The FBI, ATF, Virginia State Police, and Arlington County Fire Department (ACFD) all were involved in the investigation.

However, several months later, no arrests have been made as of yet.

“There are no updates to provide on this,” ACFD spokesperson Capt. Nate Hiner told ARLnow. “This is still an ongoing investigation. The ATF and FBI are not involved, the Arlington County Fire Department’s Fire Prevention Office is handling the case.”

Sharon Beth said she’d be “more comfortable” if a suspect had been caught, but understands investigations of this nature can take time. She is thankful there have been no incidents since then and that there’s a new, beautifully bright Little Free Library, anonymously built and donated by an apparently book-loving local.

Additionally, Sharon Beth’s father is currently working on a “children’s book annex” that will sit next to the library and hold picture books.

Sharon Beth and Jeremy expect to hold a “grand re-opening” celebration for the library in the spring, when the weather is warmer and the annex is completed. In the meantime, they’ll admire the handiwork, watch books cycle in and out of it, and allow the mysterious builder the chance to come forward. Or not.

We’re just completely amazed at whoever it was that did this and greatly appreciate it,” Sharon Beth said.

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(Updated at 4:35 p.m.) There was a significant police presence at Wakefield High School today after a possible drug overdose.

One student was transported via ambulance from the school in critical condition after being found unresponsive. Four other students were treated on the scene for unspecified issues, according to the Arlington County Police Department.

Police and medics responded to the school’s medical clinic and an upper floor boys bathroom, where CPR was performed on the student who was then rushed to the hospital, according to initial reports.

A police press release issued this afternoon said the student who was taken to the hospital remains in critical condition.

The Arlington County Police Department’s Criminal Investigation Division is investigating an apparent drug overdose at Wakefield High School.

At approximately 9:27 a.m. on January 31, police and fire were dispatched to the 1300 block of S. Dinwiddie Street for the report of an unresponsive juvenile male inside a bathroom. Medics administered emergency medical aid before transporting the juvenile to an area hospital. He remains hospitalized in critical condition. Four additional juveniles were evaluated on scene by medics.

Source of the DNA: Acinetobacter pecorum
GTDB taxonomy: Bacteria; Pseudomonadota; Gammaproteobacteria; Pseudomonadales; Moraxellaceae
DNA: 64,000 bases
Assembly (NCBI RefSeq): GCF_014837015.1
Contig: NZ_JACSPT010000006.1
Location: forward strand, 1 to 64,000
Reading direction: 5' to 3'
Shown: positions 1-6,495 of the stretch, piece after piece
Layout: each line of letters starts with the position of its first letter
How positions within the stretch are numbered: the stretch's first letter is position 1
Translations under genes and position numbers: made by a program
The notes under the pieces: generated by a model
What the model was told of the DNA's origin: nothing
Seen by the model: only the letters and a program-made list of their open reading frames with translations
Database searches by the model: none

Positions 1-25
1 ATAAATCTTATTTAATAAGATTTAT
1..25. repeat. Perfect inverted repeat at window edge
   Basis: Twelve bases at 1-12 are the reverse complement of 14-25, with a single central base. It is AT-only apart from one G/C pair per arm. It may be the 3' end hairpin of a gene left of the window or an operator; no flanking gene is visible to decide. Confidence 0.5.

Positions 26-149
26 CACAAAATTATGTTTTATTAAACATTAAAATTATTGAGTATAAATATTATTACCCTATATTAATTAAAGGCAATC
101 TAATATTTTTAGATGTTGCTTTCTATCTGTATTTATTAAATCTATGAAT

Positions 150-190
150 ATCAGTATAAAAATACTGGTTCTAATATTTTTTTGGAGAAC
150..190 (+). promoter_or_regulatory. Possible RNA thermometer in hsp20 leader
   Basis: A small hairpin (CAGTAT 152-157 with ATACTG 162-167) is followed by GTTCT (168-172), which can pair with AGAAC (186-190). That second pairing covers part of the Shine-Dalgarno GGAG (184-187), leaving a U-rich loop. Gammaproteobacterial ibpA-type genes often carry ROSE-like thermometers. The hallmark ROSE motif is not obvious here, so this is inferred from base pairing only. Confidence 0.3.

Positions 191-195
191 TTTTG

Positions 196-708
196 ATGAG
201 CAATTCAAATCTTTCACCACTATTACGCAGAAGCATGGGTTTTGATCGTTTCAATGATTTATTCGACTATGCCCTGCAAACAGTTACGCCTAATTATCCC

Responding officers processed the scene, collected evidence and spoke with witnesses. Based on the preliminary information, this incident is being investigated as an apparent drug overdose. In accordance with¬†Virginia Code, additional details are not releasable due to the patient’s age.

This remains an active investigation and anyone with information related to this incident is asked to contact the Arlington County Police Department’s Tip Line at¬†703-228-4180¬†or¬†[email protected] Information may also be reported anonymously through the Arlington County Crime Solvers hotline at 1-866-411-TIPS (8477).

If you or someone you know is struggling with substance use, help is available and there are numerous treatment resources available in Arlington.

This morning, during the emergency response, Wakefield’s principal sent an email to families, noting that “students are being held in their second period classes at the request of the Arlington County Police Department.”

The school ultimately dismissed early, cancelled all evening activities and has postponed tonight’s athletic events.

“Due to the disruption caused by the ongoing ACPD investigation, we are dismissing students early,” Wakefield principal Chris Wilmore said in a subsequent email. Students will be dismissed at 12:30 p.m. and all after-school and evening activities are canceled. Students will be provided with a grab-and-go lunch if needed as they leave.”

In recent months numerous parents and advocates have sounded the alarm to ARLnow about opioid use and overdoses in Arlington’s public schools, including middle schools and high schools.

Arlington police responded to APS buildings seven times for reported overdoses between January and October 2022, according to ACPD stats. APS has been trying to combat a twin epidemic of opioid use and mental health crises among students, leading to at least two student deaths since Christmas, ARLnow reported earlier this month.

This afternoon, Wilmore sent the following email to families, noting that “additional counseling services will be available for students on Wednesday.”